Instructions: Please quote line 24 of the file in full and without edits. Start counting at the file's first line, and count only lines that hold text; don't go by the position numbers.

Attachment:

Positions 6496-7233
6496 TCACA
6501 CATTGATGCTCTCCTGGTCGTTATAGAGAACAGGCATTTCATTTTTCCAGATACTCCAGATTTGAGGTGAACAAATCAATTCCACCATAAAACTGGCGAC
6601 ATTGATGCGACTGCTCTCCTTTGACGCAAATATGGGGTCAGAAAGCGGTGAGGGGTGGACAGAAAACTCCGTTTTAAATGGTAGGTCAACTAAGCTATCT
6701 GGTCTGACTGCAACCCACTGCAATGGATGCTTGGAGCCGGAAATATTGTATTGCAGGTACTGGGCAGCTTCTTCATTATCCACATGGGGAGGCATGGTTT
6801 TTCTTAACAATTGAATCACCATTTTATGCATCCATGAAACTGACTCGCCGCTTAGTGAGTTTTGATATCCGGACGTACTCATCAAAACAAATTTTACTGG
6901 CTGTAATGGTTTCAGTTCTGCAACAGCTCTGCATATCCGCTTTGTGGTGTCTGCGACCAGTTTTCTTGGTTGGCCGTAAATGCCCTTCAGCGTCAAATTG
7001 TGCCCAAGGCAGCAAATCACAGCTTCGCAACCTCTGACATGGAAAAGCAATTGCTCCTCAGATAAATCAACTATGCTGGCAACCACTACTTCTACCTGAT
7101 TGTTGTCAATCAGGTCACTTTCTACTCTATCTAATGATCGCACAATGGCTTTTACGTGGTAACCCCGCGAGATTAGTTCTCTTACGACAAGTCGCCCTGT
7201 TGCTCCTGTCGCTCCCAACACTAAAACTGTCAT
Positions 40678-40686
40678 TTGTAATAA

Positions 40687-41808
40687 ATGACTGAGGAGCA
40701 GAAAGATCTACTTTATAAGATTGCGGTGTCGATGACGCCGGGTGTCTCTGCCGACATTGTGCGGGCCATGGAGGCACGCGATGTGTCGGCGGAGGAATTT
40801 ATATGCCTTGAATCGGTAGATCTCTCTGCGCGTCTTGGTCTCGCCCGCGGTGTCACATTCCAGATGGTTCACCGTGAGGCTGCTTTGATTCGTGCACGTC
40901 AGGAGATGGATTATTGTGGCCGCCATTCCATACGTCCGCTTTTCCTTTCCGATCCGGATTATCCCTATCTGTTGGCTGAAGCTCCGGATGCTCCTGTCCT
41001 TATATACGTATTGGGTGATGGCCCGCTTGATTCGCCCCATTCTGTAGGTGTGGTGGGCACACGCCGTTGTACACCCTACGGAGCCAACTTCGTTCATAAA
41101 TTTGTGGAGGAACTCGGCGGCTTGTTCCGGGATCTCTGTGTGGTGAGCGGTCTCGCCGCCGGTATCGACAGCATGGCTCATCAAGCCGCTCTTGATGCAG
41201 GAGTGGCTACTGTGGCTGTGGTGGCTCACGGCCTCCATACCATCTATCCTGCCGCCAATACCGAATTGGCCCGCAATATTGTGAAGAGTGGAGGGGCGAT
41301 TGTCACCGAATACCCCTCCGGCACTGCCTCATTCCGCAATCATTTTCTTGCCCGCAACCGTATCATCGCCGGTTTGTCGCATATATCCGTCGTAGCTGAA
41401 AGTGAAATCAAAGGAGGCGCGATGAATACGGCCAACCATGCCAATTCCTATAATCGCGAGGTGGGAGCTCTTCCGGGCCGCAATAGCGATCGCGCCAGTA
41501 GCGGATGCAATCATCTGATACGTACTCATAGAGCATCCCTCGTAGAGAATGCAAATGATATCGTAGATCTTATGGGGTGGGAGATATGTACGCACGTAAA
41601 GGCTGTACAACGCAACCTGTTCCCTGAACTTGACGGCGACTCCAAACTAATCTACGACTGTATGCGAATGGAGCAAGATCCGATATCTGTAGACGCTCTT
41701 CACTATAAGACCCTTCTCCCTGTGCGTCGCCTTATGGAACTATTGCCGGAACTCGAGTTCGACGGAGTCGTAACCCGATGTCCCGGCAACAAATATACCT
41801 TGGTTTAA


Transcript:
41601 GGCTGTACAACGCAACCTGTTCCCTGAACTTGACGGCGACTCCAAACTAATCTACGACTGTATGCGAATGGAGCAAGATCCGATATCTGTAGACGCTCTT